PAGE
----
Deep Throat: hero or villain? Important or not?
The revelation that a top FBI official named W. Mark Felt was The Washington Post's secret source on Watergate has answered one important question - his identity. But nearly 33 years after the skein of the Watergate scandal was slowly untangled, the meaning of the affair, and of Mr. Felt's role in it, remains a matter of debate.
His coming-out has raised divisions about Watergate that, like the Vietnam war, have been lodged deep in the recesses of public thought - and may always persist.
As a stalwart of a then-embattled agency, Mr. Felt had complex motives in dealing with the Post. Some view him as a public servant, albeit one operating in the shadows due to the circumstances of the times. Others see a breach of duty for a law enforcement official who had other options at his disposal.
The mere identity of Deep Throat is in large measure about celebrity. It simply renews, rather than resolves, key questions about the Watergate affair, notably about ethics for both government officials and journalists.
"It's fine for people to be curious, but ultimately what does this tell us? . . . I don't think it fundamentally changes our understanding of Watergate," says David Greenberg, a professor of journalism at Rutgers University and the author of a book about the Nixon administration.
Ironically, the Post itself got scooped Tuesday when the mystery was solved. Vanity Fair released a story in which the FBI's former No. 2 official, W. Mark Felt, was quoted as saying, "I'm the guy they used to call Deep Throat." Late in the day, the Post confirmed this report. Thus Felt, now 91, was revealed as the person who met Post reporter Bob Woodward in dark garages and provided crucial guidance for the Pulitzer Prize-winning stories Woodward wrote with partner Carl Bernstein.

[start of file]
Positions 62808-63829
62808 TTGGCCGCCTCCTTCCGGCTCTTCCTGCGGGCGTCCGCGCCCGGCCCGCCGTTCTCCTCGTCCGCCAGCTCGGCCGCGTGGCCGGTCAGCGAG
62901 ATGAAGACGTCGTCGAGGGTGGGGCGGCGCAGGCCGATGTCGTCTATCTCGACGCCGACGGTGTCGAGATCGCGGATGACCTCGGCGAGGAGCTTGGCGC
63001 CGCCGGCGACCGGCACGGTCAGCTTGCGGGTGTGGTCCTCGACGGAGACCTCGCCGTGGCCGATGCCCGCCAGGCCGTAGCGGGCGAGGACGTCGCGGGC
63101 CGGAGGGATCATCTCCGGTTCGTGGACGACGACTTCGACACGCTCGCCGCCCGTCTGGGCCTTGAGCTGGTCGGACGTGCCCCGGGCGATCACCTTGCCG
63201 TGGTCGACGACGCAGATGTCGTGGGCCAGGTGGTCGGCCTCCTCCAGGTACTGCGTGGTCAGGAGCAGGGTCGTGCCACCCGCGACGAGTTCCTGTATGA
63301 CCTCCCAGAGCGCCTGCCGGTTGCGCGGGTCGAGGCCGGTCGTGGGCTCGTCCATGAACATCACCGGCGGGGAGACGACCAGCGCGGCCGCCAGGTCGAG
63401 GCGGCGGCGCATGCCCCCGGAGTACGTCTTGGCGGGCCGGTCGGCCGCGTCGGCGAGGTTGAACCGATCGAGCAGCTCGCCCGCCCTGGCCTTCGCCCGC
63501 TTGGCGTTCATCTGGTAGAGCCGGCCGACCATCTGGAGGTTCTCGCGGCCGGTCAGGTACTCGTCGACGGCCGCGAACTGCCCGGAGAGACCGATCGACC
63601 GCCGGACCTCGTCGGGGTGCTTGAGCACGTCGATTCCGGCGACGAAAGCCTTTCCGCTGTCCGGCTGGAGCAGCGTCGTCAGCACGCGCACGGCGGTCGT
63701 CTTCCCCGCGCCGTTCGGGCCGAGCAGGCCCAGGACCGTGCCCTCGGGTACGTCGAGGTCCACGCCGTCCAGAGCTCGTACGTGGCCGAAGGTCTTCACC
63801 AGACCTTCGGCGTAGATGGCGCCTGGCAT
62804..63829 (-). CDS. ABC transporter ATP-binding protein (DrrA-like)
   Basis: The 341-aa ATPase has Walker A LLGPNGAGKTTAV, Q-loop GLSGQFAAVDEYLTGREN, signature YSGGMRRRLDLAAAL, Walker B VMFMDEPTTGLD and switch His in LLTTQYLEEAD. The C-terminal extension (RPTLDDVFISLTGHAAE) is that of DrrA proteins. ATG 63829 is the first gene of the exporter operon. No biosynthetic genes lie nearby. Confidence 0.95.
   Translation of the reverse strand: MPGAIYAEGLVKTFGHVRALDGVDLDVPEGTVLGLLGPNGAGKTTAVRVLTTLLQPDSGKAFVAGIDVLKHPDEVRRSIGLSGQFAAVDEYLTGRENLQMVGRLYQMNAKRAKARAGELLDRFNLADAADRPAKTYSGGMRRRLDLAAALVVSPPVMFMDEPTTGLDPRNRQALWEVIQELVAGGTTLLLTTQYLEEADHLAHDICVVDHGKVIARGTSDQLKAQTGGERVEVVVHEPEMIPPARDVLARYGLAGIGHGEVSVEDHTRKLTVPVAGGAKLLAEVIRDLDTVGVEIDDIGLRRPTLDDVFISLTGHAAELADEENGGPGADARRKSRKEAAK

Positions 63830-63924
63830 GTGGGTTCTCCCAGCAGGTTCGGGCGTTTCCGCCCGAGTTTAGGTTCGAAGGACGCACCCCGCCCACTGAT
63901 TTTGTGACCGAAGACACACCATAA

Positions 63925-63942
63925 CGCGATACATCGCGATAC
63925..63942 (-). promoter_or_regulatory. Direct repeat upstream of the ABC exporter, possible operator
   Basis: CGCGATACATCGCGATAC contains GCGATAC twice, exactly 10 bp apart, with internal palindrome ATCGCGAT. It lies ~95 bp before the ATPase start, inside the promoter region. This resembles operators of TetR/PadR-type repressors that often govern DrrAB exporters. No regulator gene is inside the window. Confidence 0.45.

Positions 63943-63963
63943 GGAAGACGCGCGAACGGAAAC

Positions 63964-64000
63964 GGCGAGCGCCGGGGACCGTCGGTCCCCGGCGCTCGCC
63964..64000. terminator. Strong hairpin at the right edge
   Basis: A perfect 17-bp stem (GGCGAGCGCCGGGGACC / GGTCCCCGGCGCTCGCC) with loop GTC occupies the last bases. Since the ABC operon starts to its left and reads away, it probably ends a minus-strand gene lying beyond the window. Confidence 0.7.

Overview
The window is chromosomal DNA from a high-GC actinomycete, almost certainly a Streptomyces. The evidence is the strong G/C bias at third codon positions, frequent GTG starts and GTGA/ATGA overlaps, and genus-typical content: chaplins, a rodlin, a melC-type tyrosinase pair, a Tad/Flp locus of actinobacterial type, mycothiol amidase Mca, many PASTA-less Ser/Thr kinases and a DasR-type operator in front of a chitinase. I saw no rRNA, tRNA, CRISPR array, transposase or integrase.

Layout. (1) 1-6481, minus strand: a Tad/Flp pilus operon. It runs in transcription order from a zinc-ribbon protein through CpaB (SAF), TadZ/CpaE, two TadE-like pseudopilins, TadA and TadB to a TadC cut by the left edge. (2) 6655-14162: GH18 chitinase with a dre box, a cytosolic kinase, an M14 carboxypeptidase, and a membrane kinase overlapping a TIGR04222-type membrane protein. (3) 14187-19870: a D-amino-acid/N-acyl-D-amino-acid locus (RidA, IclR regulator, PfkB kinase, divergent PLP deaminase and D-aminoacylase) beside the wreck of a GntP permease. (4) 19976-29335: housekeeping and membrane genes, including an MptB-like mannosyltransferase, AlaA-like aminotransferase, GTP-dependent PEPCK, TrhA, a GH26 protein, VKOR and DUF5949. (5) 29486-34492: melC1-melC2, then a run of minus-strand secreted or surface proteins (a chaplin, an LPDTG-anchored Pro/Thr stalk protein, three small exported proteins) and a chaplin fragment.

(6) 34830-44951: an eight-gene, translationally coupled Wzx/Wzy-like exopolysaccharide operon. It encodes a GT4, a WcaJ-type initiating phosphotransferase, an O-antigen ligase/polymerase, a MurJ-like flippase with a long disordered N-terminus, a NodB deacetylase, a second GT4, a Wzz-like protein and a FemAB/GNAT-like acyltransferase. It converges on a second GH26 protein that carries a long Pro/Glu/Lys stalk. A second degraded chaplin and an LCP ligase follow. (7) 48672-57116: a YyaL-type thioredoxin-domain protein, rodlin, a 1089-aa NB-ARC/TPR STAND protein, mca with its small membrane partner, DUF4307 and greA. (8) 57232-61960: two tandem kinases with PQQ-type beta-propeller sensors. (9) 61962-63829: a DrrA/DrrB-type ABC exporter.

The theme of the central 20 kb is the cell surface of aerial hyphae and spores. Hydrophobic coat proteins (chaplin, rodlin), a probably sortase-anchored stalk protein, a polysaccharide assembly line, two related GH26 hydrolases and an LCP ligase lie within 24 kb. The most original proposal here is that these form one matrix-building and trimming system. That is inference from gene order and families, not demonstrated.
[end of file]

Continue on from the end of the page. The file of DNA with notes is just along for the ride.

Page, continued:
The revelation is reverberating in the political and journalism worlds. "A good secret deserves a decent burial and this one is going to get a state funeral," Leonard Garment, special counsel to President Nixon after the Watergate story broke, told the Associated Press.
The unmasking of Deep Throat's identity has meaning beyond revealing a secret held for three decades in a town not known for keeping confidences. It shines new light on the complexities and ambiguities surrounding journalists' use of anonymous sources, especially the sources' complicated motives for leaking.
In California, Nick Jones, Felt's grandson, read a family statement saying that Mark Felt "is a great American hero who went well above and beyond the call of duty at much risk to himself to save his country from a horrible injustice."
But the Post in its Wednesday story on Deep Throat notes that Felt's "motivations were complex." He wanted to be J. Edgar Hoover's successor as director of the FBI and was furious when he was passed over by the Nixon administration in favor of L. Patrick Gray. Felt's view was that Gray was allowing the White House to control and hamper the FBI's investigation.